This recipe comes from the April chapter of the Reader’s Digest Cookery Year (1976). To be frank, because of their appalling reputation, I was afraid of kebabs until I moved to London and could find them cooked by actual Turkish people. Let’s see how Katie Webber’s recipe measures up! I love that she defines the kebab for those who are innocent of the pleasure of grilled meat on sticks.
Skewered chunks of meat, or kebabs, are popular in the Middle East. They are usually grilled over a charcoal fire, which imparts a smoky flavour to the meat.
Preparation time: 20 min
Cooking Time: 10 min
Ingredients (for 4):
1 ½ lbs boned shoulder of lamb
¼ level teaspoon of green chilli
1 inch piece root ginger
5 fluid oz yoghourt
¼ level teaspoon ground coriander
¼ level teaspoon ground cumin
1 clove garlic
Juice of half a lemon
1 level teaspoon salt
Trim any excess fat from the lamb, wipe clean with a damp cloth and cut into 1 inch cubes. Chop the chilli finely; peel the ginger until the green part just shows and chop it roughly. Put the yoghourt in a large bowl and stir in the coriander, cumin, chilli and ginger. Peel the garlic and crush it into the yoghourt, before adding the lemon juice and the salt. Mix the lamb into the yoghourt and leave to marinate [this word is asterisked to indicate that the novice cook can look up it in the glossary – how sweet!] for at least 30 minutes.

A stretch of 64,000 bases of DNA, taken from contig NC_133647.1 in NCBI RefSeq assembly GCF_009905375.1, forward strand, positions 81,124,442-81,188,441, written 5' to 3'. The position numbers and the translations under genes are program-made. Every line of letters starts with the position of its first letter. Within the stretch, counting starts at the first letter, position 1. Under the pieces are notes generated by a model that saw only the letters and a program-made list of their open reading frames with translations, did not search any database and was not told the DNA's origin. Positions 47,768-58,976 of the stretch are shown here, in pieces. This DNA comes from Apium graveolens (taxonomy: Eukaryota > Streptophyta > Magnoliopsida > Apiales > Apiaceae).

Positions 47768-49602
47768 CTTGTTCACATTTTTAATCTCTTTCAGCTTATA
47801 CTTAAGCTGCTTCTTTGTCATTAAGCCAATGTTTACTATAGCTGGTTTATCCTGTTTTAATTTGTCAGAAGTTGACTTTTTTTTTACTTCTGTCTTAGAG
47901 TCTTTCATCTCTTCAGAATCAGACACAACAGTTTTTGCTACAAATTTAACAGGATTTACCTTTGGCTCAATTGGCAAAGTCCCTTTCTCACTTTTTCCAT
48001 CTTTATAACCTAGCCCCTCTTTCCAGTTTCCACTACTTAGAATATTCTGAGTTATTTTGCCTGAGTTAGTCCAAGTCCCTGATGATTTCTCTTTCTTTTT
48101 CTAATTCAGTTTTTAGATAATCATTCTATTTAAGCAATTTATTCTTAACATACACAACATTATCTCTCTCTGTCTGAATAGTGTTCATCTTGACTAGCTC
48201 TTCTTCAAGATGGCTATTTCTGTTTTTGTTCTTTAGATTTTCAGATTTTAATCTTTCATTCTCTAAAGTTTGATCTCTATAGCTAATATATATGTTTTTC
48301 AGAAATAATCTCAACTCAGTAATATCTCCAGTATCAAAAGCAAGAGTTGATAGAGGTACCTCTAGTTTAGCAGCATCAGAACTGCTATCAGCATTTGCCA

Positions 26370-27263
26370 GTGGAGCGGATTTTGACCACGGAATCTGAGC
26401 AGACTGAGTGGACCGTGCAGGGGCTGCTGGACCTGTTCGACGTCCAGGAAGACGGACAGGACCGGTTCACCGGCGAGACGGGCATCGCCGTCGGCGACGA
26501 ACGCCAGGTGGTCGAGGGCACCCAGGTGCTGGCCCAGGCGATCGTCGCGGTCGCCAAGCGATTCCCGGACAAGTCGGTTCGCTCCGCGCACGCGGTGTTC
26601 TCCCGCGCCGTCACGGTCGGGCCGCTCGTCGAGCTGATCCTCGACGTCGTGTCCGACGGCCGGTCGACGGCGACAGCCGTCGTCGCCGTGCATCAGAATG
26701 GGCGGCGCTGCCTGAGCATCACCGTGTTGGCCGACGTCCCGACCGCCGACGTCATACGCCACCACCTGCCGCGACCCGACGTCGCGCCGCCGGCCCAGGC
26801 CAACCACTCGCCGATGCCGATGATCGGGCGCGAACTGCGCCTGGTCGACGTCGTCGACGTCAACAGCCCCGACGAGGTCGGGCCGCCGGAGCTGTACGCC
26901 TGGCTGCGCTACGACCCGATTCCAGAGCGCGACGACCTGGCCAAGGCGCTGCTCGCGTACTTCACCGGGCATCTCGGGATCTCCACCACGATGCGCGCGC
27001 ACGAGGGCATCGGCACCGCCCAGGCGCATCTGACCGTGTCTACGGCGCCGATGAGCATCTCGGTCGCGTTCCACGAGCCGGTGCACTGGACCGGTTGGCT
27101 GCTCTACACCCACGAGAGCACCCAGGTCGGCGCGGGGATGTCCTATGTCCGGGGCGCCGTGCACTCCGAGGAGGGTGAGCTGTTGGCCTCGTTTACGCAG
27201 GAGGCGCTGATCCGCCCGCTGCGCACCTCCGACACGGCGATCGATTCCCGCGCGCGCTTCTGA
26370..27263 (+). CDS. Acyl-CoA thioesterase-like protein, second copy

Remove the lamb chunks from the marinade and thread them on to 4 steel skewers, 8 – 10 inches long, packing the pieces close together. Put the skewers under a hot grill and cook, turning from time to time, for 8 – 10 minutes or until brown on the outside and pink in the centre.
Arrange the lamb kebabs, on their skewers, on a bed of spiced rice garnished with lemon wedges and sprigs of mint.
- I made enough for me only, as per, using a lamb steak which led to uneven chunks which led to uneven cooking. (I don’t care.)
- I left out the ginger – I’m not usually keen on it in savoury dishes.
- I let it marinate for about 45 minutes.
- As you can see, I ignored the serving suggestion of spiced rice (couldn’t be bothered) and mint (see ginger).
Excellent proportions of each flavour however the meat needs much longer to marinate, I would estimate at least an hour. The marinade also needs to be thoroughly mixed and the meat should be mixed and recoated half way through the marinading process as some pieces were hotter than others, some more garlicky etc.
Skewered by Elly